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Sep 12

Written by: Larry Huppin, DPM
9/12/2013 5:33 PM

 We had a question from a ProLab client today:   

QUESTION:
I would like your opinion on which one of your orthotic types would be best for a runner/cyclist who has chronic sub 2nd MPJ capsulitis, which I feel, is due to a relatively short first ray. I was thinking the ProAerobic with a Mortons extension. Any input would be appreciated.

ANSWER:
The goal with any capsulitis is to reduce weightbearing on the painful metatarsal head, so we will look at the orthotic prescription rather than a specific type of orthotic. 

ORTHOTIC SHELL MATERIAL
The material of the orthotic shell should be rigid enough to transfer weight off of the met heads onto the arch of the foot. So, for example, a semi-rigid polypropylene would work well. The ProAerobic would also work. Whichever one you choose, include the following in your orthotic prescription: 

ORTHOTIC CONTROL AND CAST WORK.
HEEL CUP DEPTH: Deep (18mm) if the heel is everted in stance. Standard(14mm) if the heel is rectus or inverted

WIDTH: Prescribe a wide orthosis. The wider the device, the more surface area there will be under the arch and the more effective the device will be at transferring weight off of the ball of the foot onto the arch

CAST FILL: In this situation you want the arch of the orthotic to hug the arch of the foot very closely so that it is more effective at transferring force off of the met heads onto the arch of the foot. So order a MINIMUM cast fill

MEDIAL HEEL SKIVE: If the heel is everted in stance, then use a medial skive to help prevent rearfoot eversion.

INVERSION: Inverting the cast will result in a higher medial arch. This is beneficial in this situation, as it will again transfer force from the met heads to the mid-arch area. Try 3 degrees inverted.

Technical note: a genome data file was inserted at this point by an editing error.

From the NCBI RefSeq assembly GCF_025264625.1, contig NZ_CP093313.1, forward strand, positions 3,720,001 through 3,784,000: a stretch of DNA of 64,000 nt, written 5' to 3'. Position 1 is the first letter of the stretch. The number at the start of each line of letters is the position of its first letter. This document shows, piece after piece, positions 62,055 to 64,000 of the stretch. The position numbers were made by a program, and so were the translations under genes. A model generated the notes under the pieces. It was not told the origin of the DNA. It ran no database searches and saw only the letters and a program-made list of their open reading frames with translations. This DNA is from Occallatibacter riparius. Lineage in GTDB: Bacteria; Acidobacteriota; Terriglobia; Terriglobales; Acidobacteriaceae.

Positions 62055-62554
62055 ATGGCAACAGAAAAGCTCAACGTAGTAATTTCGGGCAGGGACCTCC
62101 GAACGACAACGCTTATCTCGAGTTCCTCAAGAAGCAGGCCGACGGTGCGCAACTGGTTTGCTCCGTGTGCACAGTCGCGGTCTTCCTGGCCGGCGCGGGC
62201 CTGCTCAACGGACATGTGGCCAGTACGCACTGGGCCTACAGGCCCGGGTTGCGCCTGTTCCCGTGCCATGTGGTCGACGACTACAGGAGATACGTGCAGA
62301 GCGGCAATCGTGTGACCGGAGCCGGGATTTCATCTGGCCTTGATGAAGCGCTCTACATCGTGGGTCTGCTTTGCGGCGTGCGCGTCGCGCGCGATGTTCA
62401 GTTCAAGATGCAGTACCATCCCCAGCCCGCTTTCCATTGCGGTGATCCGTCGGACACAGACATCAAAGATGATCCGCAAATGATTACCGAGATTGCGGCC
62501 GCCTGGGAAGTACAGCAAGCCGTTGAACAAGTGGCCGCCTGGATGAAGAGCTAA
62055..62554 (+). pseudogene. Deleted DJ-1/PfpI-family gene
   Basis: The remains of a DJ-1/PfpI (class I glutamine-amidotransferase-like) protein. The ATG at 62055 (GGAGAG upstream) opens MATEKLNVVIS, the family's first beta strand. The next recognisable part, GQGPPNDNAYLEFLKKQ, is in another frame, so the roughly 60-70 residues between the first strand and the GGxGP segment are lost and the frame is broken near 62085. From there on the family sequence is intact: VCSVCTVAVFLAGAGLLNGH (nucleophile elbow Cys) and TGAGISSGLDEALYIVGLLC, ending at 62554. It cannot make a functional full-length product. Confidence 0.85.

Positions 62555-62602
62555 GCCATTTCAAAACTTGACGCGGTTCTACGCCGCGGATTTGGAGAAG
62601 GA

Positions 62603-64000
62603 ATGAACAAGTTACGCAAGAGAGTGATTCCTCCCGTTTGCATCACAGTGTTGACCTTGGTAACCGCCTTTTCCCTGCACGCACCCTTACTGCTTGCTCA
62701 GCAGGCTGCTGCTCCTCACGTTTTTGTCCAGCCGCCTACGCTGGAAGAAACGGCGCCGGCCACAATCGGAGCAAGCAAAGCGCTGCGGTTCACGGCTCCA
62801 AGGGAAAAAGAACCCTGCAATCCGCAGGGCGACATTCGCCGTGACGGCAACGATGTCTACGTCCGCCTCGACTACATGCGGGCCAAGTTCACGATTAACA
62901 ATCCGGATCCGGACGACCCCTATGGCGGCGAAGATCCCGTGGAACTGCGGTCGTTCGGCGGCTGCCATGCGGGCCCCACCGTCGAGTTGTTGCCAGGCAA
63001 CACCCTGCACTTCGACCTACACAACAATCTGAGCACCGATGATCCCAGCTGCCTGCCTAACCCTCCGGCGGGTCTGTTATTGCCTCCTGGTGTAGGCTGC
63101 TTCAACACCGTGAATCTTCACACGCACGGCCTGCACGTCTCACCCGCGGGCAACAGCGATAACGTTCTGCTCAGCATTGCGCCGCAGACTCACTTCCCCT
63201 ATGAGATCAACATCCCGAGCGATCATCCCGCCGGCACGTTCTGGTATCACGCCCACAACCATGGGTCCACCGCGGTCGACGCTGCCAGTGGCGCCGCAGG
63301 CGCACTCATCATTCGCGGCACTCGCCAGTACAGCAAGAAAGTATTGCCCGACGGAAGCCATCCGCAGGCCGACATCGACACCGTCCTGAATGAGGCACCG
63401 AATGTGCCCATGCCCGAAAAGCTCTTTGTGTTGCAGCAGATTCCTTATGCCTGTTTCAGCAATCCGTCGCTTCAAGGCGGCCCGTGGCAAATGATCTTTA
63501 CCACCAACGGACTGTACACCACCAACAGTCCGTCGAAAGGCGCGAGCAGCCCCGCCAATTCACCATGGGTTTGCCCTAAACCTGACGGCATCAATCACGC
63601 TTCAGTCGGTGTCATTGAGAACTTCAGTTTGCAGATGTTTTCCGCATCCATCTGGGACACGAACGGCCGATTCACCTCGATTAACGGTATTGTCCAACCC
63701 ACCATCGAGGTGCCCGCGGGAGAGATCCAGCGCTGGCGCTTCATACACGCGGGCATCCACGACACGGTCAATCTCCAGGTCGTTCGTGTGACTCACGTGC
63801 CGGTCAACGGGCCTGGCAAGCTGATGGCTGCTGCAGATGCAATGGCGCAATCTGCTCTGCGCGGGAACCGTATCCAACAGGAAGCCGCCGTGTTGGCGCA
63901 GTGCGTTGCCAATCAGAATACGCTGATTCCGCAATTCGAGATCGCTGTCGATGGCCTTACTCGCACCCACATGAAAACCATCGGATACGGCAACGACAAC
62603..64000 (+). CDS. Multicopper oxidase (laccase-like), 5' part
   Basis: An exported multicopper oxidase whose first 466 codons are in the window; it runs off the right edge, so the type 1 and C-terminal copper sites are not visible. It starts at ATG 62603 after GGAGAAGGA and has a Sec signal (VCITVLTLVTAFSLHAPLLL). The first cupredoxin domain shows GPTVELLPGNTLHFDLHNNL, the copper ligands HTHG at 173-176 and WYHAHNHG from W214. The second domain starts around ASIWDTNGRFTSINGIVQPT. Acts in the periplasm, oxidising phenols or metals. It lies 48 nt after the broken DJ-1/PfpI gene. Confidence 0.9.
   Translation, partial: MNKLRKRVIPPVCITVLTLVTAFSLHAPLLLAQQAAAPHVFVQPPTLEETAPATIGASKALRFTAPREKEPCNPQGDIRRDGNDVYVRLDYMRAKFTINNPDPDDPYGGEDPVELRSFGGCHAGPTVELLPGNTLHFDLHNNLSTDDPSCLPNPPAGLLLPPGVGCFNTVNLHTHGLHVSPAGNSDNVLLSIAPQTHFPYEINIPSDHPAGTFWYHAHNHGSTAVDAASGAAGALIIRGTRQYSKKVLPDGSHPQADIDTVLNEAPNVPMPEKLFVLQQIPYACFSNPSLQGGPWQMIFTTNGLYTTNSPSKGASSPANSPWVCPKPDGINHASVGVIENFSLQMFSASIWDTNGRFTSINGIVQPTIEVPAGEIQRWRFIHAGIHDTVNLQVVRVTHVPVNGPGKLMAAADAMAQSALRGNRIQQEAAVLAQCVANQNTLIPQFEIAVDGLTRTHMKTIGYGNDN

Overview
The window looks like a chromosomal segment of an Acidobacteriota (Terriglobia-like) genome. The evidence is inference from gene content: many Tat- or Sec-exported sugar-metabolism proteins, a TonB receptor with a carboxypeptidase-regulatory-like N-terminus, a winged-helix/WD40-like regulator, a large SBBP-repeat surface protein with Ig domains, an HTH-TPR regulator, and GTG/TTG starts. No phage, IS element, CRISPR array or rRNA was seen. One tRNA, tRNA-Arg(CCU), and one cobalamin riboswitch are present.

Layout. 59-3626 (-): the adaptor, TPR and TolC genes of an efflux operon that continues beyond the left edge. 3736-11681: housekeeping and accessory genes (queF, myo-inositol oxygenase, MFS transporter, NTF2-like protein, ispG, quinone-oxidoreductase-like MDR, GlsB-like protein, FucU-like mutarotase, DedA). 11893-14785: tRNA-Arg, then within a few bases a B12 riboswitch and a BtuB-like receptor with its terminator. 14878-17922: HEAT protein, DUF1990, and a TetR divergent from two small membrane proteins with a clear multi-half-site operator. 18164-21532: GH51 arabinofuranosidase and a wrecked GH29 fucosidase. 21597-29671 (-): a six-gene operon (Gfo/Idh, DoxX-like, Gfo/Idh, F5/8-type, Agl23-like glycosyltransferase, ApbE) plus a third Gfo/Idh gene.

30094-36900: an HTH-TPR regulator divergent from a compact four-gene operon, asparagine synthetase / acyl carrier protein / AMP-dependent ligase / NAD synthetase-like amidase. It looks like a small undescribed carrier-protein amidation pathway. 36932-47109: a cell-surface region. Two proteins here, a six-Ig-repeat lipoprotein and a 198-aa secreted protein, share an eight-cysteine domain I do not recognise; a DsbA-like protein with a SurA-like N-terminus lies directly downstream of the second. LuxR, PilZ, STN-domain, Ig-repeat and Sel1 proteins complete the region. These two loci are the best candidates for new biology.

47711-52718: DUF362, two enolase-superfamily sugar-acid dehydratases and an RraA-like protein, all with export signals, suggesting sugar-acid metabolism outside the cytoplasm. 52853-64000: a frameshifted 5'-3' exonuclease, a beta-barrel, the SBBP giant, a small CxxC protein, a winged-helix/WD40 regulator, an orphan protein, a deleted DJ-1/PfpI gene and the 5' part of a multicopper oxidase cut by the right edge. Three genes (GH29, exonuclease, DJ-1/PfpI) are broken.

ADDITIONS AND MODIFICATIONS 
COVER: Use a cover to the sulcus or toes to provide cushion under the met heads. I like the 1/8 EVA covers. Ask for the cover to be glued “posterior half only”

EXTENSIONS: Prescribe a 1/16 Poron Extension to the sulcus to provide cushion under the met heads. Also, prescribe an accommodation for the 2nd met head (the lab will put 1/8 Korex under met heads 1 and 3-5. 

SPECIAL ADDITIONS: Prescribe a Poron metatarsal pad or metatarsal bar. These will transfer weight off of the metatarsal head area back to the metatarsal neck and shaft area. Because the cover is glued only on the back half of the orthosis, it is easy to adjust these additions.

POSTS: You can prescribe a rearfoot post to help stabilize the orthosis in the shoe.  For bike shoes, a strip post (which is essentially the anterior portion of the post only) often fits better

Finally, keep in mind that cycling shoes tend to run very small. You may not be able to fit a full width or depth orthosis into these. Since there is far more force on the forefoot during running I would start with the pair for running shoes and worry about the cycling shoes later. We can easily fit orthoses into cycling shoes, but if you start with these they will not provide optimum pressure reduction in running shoes.

 ProLab takes a scientific approach with our orthoses by integrating evidence-based medicine into orthotic therapy. Our team of Medical Consultants regularly evaluates the medical literature pertaining to orthotic therapy and biomechanics. ProLab clients are encouraged to contact a medical consultant whenever they have questions about an orthotic prescription.

For an easy way to stay up-to-date on evidence-based orthotic therapy, subscribe to our free E-Journal. Your will receive a monthly email synopsis of the research that impacts your practice.   
 

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